Wood-sorrel – Oxalis acetosella: Oxalidaceae
The plant: This plant is a creeper essentially – but also a perennial. It grows in woodlands and hedges – especially where the land is damp and has been undisturbed for a very long time. I have seen it grow on the top of moss growing on old stones in Allandale and this plant was growing in the cleft of a dead Hawthorn bush in Slitt Wood, Upper Weardale. Here it is demonstrating its saprophytic character – it can live on dead or dying organic material. It is found throughout Great Britain and is best described as locally common. Where it seems to thrive especially well is in areas of stable land which is calcareous or neutral. Usually less than 10cm in height.
The flower: The flowers are rarely more than 9 or 10mm in diameter and there are five white petals separate from one another and showing delicate lilac veins. Occasionally the plant has light pink flowers. The flowers are seen in April but can persist for a month or two. There is one flower per stalk. The flowers are hermaphrodite and can self-pollinate, but are also pollinated by bees and other insects
The leaves: These are trifoliate, green and recumbent: they fold down at night. They can be hairy and the hairs are clearly shown on the photograph. Each is on a stalk coming from the base of the plant.
Names, mythology, uses and folklore: The plant has many colloquial names which include wood-sour and ladies’ clover. Hearts, cuckoo meat, cheese and bread, wild clover, crinche cranche (Welsh – but I can find no similar words in Welsh dictionaries!), sleeping beauty and sleeping clover. In some parts it is known as the Alleluia flower for it appears at Easter when the word Alleluia re-appears in Church liturgy.
The leaves are eaten raw and are used as a food-stuff in their own right or as a way of “livening up” a green salad. The leaves have a high oxalic acid content which gives them a lemony taste – oxalic acid is a poison but a large quantity indeed would be needed to have any discernible effects. However, do take note of this. The flowers can be eaten raw as well – they make a good decoration for salads. It is also said to be especially good in fish sauces.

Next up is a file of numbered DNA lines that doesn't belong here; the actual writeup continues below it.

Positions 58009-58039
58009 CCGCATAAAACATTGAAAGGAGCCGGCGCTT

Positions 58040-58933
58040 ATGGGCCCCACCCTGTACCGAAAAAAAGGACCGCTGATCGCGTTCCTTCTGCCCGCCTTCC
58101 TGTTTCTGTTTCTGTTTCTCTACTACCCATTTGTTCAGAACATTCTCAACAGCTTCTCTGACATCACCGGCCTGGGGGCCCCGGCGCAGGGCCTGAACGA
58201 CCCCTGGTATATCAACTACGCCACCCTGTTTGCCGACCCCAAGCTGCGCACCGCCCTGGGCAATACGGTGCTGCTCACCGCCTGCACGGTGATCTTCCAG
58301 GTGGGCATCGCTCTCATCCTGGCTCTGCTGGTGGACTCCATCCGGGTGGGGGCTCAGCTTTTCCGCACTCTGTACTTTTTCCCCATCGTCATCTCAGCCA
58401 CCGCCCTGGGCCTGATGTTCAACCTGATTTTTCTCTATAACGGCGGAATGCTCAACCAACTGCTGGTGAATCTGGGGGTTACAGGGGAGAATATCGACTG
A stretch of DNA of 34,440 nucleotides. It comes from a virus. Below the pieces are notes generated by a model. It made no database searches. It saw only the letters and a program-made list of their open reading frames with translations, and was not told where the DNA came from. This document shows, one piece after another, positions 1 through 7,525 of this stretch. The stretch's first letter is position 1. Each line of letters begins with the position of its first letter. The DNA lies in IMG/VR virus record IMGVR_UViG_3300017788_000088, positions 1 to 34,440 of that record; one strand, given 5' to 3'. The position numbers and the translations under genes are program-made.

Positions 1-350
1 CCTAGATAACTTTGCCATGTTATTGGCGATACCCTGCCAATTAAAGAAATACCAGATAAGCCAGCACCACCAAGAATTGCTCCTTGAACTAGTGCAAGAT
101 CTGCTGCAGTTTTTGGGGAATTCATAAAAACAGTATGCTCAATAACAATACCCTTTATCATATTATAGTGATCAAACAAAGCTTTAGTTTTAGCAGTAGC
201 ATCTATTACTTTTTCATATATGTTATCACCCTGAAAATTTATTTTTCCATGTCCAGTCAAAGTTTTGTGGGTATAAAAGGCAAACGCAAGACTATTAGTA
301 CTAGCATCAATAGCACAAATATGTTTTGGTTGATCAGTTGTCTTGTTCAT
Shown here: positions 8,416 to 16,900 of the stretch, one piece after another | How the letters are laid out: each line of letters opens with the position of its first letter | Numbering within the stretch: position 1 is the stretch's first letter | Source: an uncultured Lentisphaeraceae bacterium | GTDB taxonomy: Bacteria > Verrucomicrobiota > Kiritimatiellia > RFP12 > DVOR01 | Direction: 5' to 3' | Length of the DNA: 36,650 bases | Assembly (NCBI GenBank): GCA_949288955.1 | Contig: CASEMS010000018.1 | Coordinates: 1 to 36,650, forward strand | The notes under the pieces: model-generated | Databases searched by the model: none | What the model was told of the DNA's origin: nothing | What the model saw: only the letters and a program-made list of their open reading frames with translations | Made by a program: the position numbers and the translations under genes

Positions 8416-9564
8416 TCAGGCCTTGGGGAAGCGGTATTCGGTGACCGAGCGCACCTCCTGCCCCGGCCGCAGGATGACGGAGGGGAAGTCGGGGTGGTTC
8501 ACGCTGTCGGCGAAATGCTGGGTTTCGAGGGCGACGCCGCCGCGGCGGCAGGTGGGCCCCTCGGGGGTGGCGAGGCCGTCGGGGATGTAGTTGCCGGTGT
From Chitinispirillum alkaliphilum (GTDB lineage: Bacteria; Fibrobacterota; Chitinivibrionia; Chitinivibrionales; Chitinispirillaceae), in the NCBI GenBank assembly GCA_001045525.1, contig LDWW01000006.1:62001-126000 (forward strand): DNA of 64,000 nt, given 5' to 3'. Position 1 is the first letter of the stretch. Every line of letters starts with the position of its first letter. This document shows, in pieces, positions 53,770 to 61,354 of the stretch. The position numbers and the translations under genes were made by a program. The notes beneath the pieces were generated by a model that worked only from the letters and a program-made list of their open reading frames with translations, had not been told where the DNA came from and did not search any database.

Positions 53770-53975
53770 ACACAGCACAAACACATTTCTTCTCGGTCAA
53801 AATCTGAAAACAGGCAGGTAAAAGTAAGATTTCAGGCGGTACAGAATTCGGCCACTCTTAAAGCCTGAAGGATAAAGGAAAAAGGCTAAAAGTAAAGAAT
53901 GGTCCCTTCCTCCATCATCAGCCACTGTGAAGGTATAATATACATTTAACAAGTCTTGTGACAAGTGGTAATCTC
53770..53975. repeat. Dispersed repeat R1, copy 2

It has long had herbal properties: the plant has healing properties, including spiritual healing. Pliny recommended its use for “gastric conditions” but there are those who suggest that its oxalic acid content renders it no good for dyspeptic ailments. Pliny suggested that it could be used for even the most pestilential fevers. In the Hebrides it has been mixed in to a herb plaster for the treatment of scrofula (TB of the skin).
Not all botanists associate the plant with Christian liturgy and Christian spiritual healing. Lady Wilkinson describes its associations with Druidic practices and folk-lore – it is the Druids three-in-one mysterious secret. Where-ever Olwen, the Druid mother of Earth, trod, wood sorrel would grow in every footprint. Indeed some say that the plant has fairy associations and links with woodland elves.
Wood sorrel has also been displayed on British coins in association with Ceres, the ancient goddess of agriculture.
There is confusion over its association with St Patrick. Legends have it that Patrick, whoever he might have been, used the leaves as an aid in the teaching of the Christian Holy Trinity. It is claimed that this metaphor became the instrument of conversion for many Irish listeners to St Patrick’s teachings. There has also been confusion over the association of the trefoil leaf with the Irish shamrock emblem. Whatever might be said of it the plant has a delightful flower, extremely delicate in nature, and a welcome reminder that spring is either on the way or has arrived.